Gathering together has the added benefit of slowing down everyone's eating as family members take turns talking about their day. According to scientists, it takes about 20 minutes from the time we start eating for our brains to tell us we're full. Sharing a leisurely meal gives us the time we need to feel satisfied, keeping us from overeating and becoming obese.
4. Say Your Prayers.
Growing up in a deeply religious home, my mother's final words as we headed off to bed were the same each night: “Be sure to brush your teeth and say your prayers!” While I'd always silently recite an Our Father and a Hail Mary, I did it more out of obedience and fear than the belief it would do any good. But, sure enough, mom was right as recent studies show praying, meditating, and having faith in a Higher Power have the potential to improve our mental and physical health.
Much of the research into how spirituality impacts our well-being is relatively new, but Dr. Herbert Benson has studied the subject for over 30 years. He looked at meditation and how it changed the bodies and brains of those who practiced it, leading to more tranquility and less stress. According to Benson, all forms of prayer whether done by Buddhists, Protestants, Catholics, or Jews can promote relaxation and healing. In his provocative book, Timeless Healing: The Power and Biology of Belief, he examines how humans are "wired for faith" and how connection to a Higher Power makes us stronger.
Other studies support Benson's findings. Religious people tend to live healthier lives than those with no such affiliation. They're less likely to smoke, use alcohol, and drive while intoxicated. People who pray are less likely to get depressed and become sick less often. So, when parents like mine reminded us to say grace before meals and recite our nightly prayers, they were helping us establish a daily spiritual practice that enriched our lives.
When I was a kid, coloring was a big part of my life and that of my siblings and friends. My mom kept a big basket of crayons on the table in our family room along with coloring books, dot-to-dots, and sheets of plain white paper. While watching a favorite TV program, I'd often stretch out on the floor and color as a way to relax and decompress. When my mom took us to restaurants and medical appointments, she'd always bring along some crayons and paper to keep us occupied and relaxed.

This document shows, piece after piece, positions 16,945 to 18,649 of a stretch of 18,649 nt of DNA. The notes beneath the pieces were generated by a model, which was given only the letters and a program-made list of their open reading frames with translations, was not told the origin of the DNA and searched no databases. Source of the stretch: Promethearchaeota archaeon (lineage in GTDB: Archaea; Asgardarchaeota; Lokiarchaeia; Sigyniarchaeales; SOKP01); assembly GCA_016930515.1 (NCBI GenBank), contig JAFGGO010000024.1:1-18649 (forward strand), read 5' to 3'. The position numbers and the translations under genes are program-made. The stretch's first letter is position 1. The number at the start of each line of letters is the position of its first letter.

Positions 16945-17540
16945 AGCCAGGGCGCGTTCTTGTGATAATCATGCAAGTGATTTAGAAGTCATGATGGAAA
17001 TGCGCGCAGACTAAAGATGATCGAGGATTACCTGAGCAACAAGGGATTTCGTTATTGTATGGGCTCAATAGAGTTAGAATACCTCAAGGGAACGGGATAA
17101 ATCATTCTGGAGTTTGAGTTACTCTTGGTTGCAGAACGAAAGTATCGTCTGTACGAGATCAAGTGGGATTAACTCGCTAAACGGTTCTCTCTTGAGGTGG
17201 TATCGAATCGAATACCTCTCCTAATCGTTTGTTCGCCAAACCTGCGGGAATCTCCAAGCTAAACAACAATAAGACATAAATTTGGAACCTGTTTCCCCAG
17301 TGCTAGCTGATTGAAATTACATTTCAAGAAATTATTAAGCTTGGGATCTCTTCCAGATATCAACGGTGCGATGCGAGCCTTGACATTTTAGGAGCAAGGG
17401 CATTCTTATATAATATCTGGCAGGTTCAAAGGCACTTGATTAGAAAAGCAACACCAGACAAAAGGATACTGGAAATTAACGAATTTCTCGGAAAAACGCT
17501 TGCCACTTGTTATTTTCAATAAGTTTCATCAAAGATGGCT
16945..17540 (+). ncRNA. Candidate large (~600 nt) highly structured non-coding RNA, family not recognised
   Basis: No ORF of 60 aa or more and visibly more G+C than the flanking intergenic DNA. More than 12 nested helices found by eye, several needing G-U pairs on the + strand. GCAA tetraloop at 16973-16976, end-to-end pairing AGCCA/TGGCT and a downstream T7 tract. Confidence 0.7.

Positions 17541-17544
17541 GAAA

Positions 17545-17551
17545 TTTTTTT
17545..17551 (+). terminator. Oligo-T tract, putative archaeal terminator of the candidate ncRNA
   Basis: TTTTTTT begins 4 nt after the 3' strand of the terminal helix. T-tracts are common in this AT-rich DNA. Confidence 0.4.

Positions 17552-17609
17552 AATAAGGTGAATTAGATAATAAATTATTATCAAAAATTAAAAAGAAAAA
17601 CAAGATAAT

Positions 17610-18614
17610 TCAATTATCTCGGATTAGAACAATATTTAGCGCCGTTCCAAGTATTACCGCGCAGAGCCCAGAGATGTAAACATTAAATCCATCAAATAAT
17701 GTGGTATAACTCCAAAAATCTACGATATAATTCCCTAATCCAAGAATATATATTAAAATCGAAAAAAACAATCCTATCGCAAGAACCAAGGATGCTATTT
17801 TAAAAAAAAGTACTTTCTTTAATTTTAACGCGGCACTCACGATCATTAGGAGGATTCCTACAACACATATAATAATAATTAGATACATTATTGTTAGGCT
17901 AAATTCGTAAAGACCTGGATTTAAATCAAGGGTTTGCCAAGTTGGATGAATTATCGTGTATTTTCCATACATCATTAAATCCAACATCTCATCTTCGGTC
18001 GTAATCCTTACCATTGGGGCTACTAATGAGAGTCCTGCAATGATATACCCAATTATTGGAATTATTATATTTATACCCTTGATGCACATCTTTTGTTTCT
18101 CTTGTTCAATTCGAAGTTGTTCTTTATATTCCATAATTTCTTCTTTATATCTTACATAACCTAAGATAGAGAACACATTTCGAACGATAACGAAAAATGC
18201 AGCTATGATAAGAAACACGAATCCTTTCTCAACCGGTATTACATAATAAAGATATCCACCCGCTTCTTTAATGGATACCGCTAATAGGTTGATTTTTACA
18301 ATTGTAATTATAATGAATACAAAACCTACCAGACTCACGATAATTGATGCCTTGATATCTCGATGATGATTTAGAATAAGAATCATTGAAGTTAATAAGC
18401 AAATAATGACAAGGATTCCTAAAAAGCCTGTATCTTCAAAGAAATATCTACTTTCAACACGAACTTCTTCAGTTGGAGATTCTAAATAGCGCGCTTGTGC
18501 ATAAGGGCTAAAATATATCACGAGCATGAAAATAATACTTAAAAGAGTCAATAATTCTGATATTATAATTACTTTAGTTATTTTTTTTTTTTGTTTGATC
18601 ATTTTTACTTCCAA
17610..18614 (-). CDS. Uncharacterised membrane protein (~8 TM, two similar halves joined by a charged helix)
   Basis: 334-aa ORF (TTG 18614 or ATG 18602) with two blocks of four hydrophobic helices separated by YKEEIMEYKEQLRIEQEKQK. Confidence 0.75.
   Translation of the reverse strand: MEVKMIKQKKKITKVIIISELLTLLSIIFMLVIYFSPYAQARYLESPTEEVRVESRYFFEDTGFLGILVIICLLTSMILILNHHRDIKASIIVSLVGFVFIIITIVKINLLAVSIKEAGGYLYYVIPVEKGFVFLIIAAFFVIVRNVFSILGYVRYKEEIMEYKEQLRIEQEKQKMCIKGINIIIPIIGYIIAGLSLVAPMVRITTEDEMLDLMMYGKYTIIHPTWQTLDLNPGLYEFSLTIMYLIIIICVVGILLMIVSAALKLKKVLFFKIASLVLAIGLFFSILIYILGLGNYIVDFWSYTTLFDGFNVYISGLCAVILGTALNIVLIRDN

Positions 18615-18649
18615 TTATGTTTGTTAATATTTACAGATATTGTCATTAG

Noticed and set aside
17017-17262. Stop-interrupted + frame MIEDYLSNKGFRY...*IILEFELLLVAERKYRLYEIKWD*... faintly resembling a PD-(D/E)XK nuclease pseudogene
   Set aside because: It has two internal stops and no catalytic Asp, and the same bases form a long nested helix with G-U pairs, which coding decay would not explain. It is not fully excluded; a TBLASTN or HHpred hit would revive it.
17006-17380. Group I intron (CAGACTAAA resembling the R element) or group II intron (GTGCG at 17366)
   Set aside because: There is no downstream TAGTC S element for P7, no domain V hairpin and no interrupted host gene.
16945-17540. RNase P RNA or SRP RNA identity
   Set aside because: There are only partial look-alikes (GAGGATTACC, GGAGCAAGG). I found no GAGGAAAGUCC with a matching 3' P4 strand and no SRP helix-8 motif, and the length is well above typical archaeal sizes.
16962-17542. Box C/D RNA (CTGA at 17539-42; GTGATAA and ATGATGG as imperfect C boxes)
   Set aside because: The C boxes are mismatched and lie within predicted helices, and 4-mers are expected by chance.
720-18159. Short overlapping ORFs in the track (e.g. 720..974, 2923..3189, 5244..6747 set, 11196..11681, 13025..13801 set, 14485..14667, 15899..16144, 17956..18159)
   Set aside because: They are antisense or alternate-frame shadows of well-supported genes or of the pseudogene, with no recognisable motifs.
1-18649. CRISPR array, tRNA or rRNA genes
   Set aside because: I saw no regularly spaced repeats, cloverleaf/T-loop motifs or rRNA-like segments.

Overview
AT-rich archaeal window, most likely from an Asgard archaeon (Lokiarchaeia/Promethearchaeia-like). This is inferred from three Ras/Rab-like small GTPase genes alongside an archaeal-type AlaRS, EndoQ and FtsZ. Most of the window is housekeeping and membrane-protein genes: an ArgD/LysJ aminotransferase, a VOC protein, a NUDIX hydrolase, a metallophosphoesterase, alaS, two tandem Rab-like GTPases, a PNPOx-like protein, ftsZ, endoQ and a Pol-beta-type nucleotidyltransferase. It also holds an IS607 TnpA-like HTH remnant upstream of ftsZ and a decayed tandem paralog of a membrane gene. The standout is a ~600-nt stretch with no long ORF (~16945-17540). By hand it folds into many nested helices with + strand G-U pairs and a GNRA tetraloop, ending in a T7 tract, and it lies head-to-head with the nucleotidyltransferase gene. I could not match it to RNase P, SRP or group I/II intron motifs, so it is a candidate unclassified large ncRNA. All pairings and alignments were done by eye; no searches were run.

While coloring fell out of favorite for many years with parents thinking it had little value, today it's back in a big way with lots of research that supports it. There are even adult coloring books so grownups can enjoy its calming benefits. For preschool children, coloring helps them strengthen their hand muscles and pincer grasp so when they start kindergarten they'll be able to write their names, tie their shoes, string beads, and cut with scissors. Coloring also improves hand-eye coordination, which is necessary for handwriting, reading, building with blocks, catching, and throwing. As young children today spend far too many hours watching screens, coloring is more valuable than ever to promote fine motor skills. Older kids and teenagers find it soothing and enjoy the feeling of accomplishment that comes with finishing a coloring project.
This content is accurate and true to the best of the author’s knowledge and is not meant to substitute for formal and individualized advice from a qualified professional.
© 2018 McKenna Meyers
McKenna Meyers (author) on January 24, 2018:
So true for most of us, Bill. If I could do it over, I'd definitely read more about the philosophy of rearing kids, rather than the nitty-gritty stuff (how to make baby food, how to teach them to tie their shoes). I'm now reading about "conscious parenting," seeing the child as the teacher of the parent. When the youngster does something that gets a strong reaction, the parent asks: "Why does that trigger me? What from my past makes me feel this way?" It has given me a totally different perspective (a more peaceful one) as we travel through the teen years together. Thanks for reading as always!
Bill Holland from Olympia, WA on January 24, 2018:
Despite not knowing "the rules," I ended up doing a pretty good job of parenting. Blind luck me thinks! :)